Virologists at the National Cancer Institute are looking for a few goodfirms to enlist in a task force deploying new weapons against HIV andother lentiviruses.The field manual for this lateral thinking in designing an AIDS vaccinewith a difference is a pending U.S. patent titled: "ImmunologicalFocusing of Protective Effective Responses Using Site-DirectedMutagenesis or Chemical Modification to Alter a Specific Protein orPeptide Immunogen for Use in Plant, Animal and Human Vaccines andImmunotherapies."The innovation's lead inventor is molecular biologist Robert Garrity.He works with Peter L. Nara, who heads the VIrus Biology Section ofthe Tumor Cell Biology Laboratory at the National Cancer Institute'sresearch and development branch in Frederick, Md.An announcement in the Federal Register last month invited interestedpharmaceutical or biotechnology companies to apply for an exclusiveor non-exclusive CRADA (Cooperative Research & DevelopmentAgreement) to team up with Nara's unit in commercializing this "novelapproach for HIV-1 vaccine development."The partner-recruiting notice added, "Any CRADA for the biomedicaluse of this technology will be considered."Deception Vs. DisinformationNara told BioWorld Today what's novel about his group'simmunological strategy to sneak up on HIV's so- far vaccine-proofdefenses. "Our working hypothesis for AIDS," he said, "is that theimmune response is misdirected, and attenuated by the invadingpathogen, to allow for a chronic active infection to take hold."Virtually all AIDS vaccines currently under development, but none yetsuccessful, Nara noted, aim their antibodies at antigenic glycoproteinson the viral envelope's outer surface _ gp120, gp160 and (internal)gp24. Portions of the gp120 envelope protein apparently smuggle HIV-1 particles into the host's immune regulatory network, and provokelymphocytes (cells that orchestrate the immune system) to commitapoptosis _ biological harakiri.HIV, like influenza virus, is famous, or infamous, for its variability _constantly changing its antigenic spots by rapid, spontaneous mutation.When the virus first infects the body of its victim by pumping in cell-free virion particles, the host's immune system kicks in and foments anadvance party of antibodies programmed against dominantdeterminants on the hypervariable domain (V3) and gp41transmembrane domain of gp160, the major envelope glycoprotein."Let's say," Nara said, "that the virus is smart enough to give falseimmunodominant epitopes, which are decoying or disregulating. Thismay be part of a viral adaptation to decoy and focus the initial cellularand humoral (antibody-generating B-cell) response to V3, whichresults in a diversion of the immune response away from moreprotective gp160 targets."Soon after its initial infective burst, the virus foresakes V3 for V1epitopes, but the body's antibody-generating repertoire in a senseremains fixated on the initial V3 region, which is long gone as a first-line antigenic target. Nara and his co-inventors call this left-in-the-lurch syndrome "repertoire freeze." An influenza researcher 40 yearsago called it "original antigenic sin.""This repertoire freeze," Nara speculates, "appears to be responsible forlimiting the recruitment of new, uncommitted B cells to otherfunctional epitopes."Sugar-Coating The TargetThe NCI researchers' counter- measure is to mask or cloak thosedominant epitopes, on which the V3 antibodies continue to focus, witha non- or weakly immunogenic coating of recombinant sugar _carbohydrate. This site- directed mutagenesis strategy, tested in guineapigs, thawed the frozen antibodies so they could hunt down andneutralize the new crop of variable epitopes. "We hope that these,"Nara said, "are Achilles' heels to the virus." He added, "The approachof unmasking or redirecting the immune response away from theseepitopes may be useful in developing future vaccines."Now, his laboratory is "mapping the retroviral immunogenic hierarchyinvolved in decoying, attenuating or suppressing enhancing epitopesagainst the host immune response." It is also planning to do in vivosafety and efficicacy studies in the HIV- 1 chimp model.The company or companies accepted for CRADAs would finance andconduct human trials, as well as testing subunit HIV- 1 candidatevaccines in vitro and in vivo.The research and development partnership, Nara added, "would alsoenable extension of the technology to other novel biopharmaceuticalapplications, including lentiviruses in veterinary medicine," underseparate CRADAs. n[Editor's Note: For further information on these CRADA opportunities,contact Raphe Kantor, NCI (Frederick) Office of TechnologyDevelopment, (301) 846- 1501. ]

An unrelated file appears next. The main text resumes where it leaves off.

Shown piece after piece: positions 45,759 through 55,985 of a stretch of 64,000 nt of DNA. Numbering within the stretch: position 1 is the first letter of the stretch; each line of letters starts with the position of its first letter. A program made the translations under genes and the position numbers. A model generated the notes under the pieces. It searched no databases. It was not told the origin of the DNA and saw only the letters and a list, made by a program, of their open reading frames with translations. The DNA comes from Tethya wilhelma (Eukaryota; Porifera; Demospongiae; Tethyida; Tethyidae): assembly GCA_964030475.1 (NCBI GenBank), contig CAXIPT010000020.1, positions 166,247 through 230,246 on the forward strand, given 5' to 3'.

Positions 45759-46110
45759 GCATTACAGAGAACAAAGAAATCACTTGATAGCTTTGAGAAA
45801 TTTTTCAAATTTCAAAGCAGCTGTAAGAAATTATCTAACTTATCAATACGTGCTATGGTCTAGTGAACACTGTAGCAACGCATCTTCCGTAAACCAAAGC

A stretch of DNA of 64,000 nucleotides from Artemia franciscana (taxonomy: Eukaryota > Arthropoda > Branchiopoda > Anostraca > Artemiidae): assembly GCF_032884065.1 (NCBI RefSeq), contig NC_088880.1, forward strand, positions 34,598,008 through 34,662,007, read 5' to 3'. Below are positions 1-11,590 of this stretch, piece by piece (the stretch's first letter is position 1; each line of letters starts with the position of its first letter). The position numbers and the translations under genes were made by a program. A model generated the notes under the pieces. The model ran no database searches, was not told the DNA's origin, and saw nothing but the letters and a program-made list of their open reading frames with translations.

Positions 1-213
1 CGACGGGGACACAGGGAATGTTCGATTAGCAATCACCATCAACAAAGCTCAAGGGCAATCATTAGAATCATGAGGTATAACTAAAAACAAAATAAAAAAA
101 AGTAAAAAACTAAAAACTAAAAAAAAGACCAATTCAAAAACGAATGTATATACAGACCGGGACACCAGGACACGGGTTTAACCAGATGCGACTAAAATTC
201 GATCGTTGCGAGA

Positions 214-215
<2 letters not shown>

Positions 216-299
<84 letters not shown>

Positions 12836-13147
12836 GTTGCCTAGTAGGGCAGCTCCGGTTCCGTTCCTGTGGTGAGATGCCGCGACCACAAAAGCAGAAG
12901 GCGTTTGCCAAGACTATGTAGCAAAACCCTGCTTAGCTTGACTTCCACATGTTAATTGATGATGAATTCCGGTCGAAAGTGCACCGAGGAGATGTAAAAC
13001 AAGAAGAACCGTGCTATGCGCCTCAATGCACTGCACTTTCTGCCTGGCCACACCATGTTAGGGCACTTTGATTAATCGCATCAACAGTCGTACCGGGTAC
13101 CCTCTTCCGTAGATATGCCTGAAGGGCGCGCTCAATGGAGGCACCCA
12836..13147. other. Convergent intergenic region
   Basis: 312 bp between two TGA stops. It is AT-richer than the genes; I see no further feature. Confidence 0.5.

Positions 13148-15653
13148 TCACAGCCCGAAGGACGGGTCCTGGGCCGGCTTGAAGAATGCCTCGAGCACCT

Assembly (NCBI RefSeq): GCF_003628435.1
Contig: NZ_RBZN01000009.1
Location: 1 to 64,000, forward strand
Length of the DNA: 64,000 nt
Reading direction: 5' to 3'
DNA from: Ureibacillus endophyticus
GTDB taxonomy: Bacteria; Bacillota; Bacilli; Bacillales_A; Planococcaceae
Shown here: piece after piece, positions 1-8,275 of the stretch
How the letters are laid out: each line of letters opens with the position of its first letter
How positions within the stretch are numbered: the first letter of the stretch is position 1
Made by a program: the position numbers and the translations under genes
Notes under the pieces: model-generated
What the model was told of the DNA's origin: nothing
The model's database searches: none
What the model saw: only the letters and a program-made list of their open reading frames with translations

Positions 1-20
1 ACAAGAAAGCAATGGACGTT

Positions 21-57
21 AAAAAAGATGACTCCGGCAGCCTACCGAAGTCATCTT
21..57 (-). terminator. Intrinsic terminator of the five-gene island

-- David N. Leff Science Editor

(c) 1997 American Health Consultants. All rights reserved.